BRONCHOLITHIASIS was first reported by Schenck1 in 1600, but the expectoration of calcareous material has been observed since the time of Aristotle. The condition is not common, as is indicated by the fact than Van Ordstrand, Moore and Harris2 reviewed the English literature from 1900 to 1941 and found only 26 cases. They reported 2 cases, and, in 1944, 4 more cases were reported, 3 by Tinney and Moersch3 and 1 by Anderson and MacKay.4 This makes a total of 32 cases for that period. These reported cases are of broncholithiasis as a clinical entity, in distinction from the various types of intrapulmonary calcification. This does not represent the actual incidence of the condition, as Tinney and Moersch3 were able to collect 28 cases of broncholithiasis from the files of the Mayo Clinic.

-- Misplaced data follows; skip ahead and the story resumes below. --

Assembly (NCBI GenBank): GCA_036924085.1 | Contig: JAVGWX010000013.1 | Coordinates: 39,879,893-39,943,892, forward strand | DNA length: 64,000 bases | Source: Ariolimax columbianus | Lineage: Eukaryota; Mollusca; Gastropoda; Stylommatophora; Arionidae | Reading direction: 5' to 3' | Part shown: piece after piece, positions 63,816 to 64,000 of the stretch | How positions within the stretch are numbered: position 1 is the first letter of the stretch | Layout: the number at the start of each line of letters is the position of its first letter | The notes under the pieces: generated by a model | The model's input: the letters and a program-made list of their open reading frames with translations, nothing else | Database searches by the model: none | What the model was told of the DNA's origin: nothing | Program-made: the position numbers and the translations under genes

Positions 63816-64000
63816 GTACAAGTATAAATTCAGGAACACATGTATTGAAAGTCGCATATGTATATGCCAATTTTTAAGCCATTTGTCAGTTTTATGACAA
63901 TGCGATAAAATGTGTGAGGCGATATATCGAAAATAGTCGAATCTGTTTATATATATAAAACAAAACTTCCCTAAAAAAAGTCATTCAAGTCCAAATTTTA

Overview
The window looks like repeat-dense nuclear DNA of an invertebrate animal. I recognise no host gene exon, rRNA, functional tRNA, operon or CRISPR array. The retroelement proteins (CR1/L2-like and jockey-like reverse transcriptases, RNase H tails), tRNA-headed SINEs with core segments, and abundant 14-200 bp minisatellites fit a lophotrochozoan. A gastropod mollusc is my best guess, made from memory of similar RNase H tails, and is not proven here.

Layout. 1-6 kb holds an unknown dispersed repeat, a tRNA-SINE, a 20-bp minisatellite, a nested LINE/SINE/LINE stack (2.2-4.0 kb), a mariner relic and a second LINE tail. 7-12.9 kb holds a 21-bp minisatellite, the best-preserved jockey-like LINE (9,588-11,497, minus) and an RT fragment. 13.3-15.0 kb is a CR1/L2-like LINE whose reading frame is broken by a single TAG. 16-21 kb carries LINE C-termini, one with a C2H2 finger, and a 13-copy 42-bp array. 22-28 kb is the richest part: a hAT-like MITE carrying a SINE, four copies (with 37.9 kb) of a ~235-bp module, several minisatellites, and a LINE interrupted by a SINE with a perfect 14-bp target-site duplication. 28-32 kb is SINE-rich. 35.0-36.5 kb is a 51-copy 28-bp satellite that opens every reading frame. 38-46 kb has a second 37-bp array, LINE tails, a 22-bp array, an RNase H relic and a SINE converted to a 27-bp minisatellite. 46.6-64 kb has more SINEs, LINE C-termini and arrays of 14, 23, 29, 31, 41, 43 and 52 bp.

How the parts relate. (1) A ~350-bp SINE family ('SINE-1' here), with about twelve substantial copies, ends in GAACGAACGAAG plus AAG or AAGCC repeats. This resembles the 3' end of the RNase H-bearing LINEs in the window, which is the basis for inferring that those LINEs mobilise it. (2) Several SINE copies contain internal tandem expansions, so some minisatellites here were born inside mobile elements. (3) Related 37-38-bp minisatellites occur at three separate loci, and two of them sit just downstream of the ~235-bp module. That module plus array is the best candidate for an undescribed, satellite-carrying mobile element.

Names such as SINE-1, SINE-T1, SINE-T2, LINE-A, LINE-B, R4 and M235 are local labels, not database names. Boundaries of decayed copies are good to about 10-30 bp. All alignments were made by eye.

The term broncholithiasis is defined as the formation of calculi in a bronchus, but it has
BARRETT JH. BRONCHOLITHIASIS. Arch Otolaryngol. 1946;44(5):574–580. doi:10.1001/archotol.1946.00680060597007
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